According to the IBM Retail Index, COVID-19 accelerated the shift to e-commerce by about 5 years.
The global pandemic transformed many aspects of consumers lives. But few as pronounced as how we shop. Within 32 months, COVID-19 went from pouring jet fuel on e-commerce to stoking pent-up demand for brick-and-mortar shopping, resulting in a new and dominant consumer behavior: the omnichannel shopper.
Before 2020, most brands and retailers had distinct lines between e-commerce and brick-and-mortar sales channels. Most shoppers were considered either an e-commerce shopper or a physical retail shopper, managed and tracked independently. We considered our broader consumer targets as mostly retail shoppers who also purchased online.
But the digital and e-commerce growth through the pandemic has given rise to a new form of shopper. One who may be more inclined to purchase online first, who is using e-commerce within retail stores, and is becoming less brand loyal and more price sensitive as they merge their physical and digital shopping into one view.
A customer journey no longer runs linearly, as consumers bounce between channels and start and stop their purchase journey across a long-tail of connected shopping and brand touch points. This is going to be a challenge for any marketer, if not a nightmare. But to start, developing an omnichannel brand begins with a new mindset:
“We can’t be using words like physical and digital. Because that’s not how the consumer thinks… consumers are looking for experiences that get them what they want, when they want it, and how they want it.”
– John Donahoe, CEO, Nike
To better understand the changing retail landscape and how this new shopping behavior is impacting the customer journey, SCS polled 750 US consumers in Q4 2022 to understand how they shop today.
We discovered that many consumers are fully entrenched in both e-commerce and brick-and-mortar shopping, and that their shopping habits are now threaded together:
- 93% are Amazon Prime fans: 73% subscribers, 11% plan to sign-up, 9% use someone else’s
- 55% of all surveyed would rather have something delivered to their home by Amazon tomorrow than go to the store and get it today
- 68% of people estimate that they spend 50% or more of their shopping online
- 54.3% have made their purchase decision online, then purchased at retail
- 45% use their phone while looking at physical products in-store to explore product details
- 40% spend time browsing brand websites for better prices while standing in a brick-and-mortar aisle
- 60.4% have used Buy Online Pickup In-Store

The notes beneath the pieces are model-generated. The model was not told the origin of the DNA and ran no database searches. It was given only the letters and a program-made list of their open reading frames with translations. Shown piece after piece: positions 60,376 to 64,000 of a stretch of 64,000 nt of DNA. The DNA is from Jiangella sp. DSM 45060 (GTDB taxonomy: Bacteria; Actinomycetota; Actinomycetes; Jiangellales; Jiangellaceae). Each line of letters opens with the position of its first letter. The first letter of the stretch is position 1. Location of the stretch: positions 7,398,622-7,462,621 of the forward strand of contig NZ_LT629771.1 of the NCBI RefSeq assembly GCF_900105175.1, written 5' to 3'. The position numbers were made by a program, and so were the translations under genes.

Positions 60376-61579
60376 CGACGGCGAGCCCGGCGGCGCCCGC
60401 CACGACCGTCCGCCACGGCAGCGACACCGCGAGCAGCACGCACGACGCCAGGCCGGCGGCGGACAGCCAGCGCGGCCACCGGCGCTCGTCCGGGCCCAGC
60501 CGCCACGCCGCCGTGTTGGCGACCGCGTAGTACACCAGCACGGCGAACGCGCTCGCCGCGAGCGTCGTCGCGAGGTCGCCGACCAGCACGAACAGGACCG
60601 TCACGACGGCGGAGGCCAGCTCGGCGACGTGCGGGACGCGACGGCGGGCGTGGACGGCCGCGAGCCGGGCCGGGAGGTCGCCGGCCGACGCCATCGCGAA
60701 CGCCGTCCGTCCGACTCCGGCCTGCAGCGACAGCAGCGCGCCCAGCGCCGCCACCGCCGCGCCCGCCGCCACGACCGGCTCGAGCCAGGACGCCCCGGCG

- 33.9% have returned items to the store they purchased online
A few of the verbatim responses from the survey:
- “I checked some physical stores before deciding to purchase online.”
- “I looked at the star rating, read reviews, and watched YouTube videos on the product.”
- “In Walmart and Kroger I use my iPhone to locate products and check prices.”
- “Went to a store, but decided to buy it online because it was cheaper.”
- “Go to multiple websites to compare prices and THEN decide where to get it.”
This universe of connected, omnichannel shopping is made even more complex by access to content, particularly from spheres of influence around the consumer who are within a mobile phone tap away and provide real-time feedback into the purchase decision:
- 39% seek out unbiased reviews and ratings, both from brand websites and sources like Consumer Reports and YouTube
- 21% call, text or chat via social media with friends to get their opinion on products they’re about to purchase
If you think about the impact of this on the shopping purchase journey, it’s far reaching. Never has there been a time when it’s been so critical for consistency and integration across brand and product touchpoints in so many communication channels at once.
There are a number of ways that marketers can attack this challenge. Indicators seem to show that the companies who are giving their consumers an inter-changeable purchase experience are generating demand and growth. Retailers like Amazon, Apple, AutoZone, Home Depot, Kroger, Sephora, and Walmart are winning in this environment, they have worked to balance retail experience AND e-commerce experience in tandem and have integrated across them strongly for the consumer.
Most companies today have initiatives advancing some form of omnichannel evolution. But it can be a mountainous, resource-intensive task to align channel teams, integrate technologies, and manage the volume of marketing management needs. SCS recommends five areas to consider in your planning for 2023:
- Audit the marketing technology stack and implement strong omnichannel tools for Where to Buy, Reviews, CRM, and more
- Audit product messaging and brand creative for consistency across website, PDPs, Amazon, retail POS, pricing, and packaging
- Audit organic and Paid Search and evaluate brand discoverability across all search channels – include TikTok, Instagram, Amazon, and retailer websites as brand and product searches expand beyond Google
- Re-evaluate the customer journey and outline the content and media strategy for each channel and consumer moment along the purchase path
- Innovate: Try new channels, technology, and creative approaches – Test & Learn
For both retailers and those that sell through them, these tactical steps can help move your brand closer towards the omnichannel shopper. Similar to how operational efficiency became a significant competitive advantage for Japanese companies in the 80s, omnichannel excellence can do the same for companies now.
There is a clear competitive advantage for brands that are easily discoverable online, whose product communication and pricing is consistent across all channels, and who can provide choice to the consumer to buy how and where they want.
These insights were first shared by SCS in a talk at Digital Summit Kansas City on November 9th. Download the Digital Summit Kansas City presentation deck.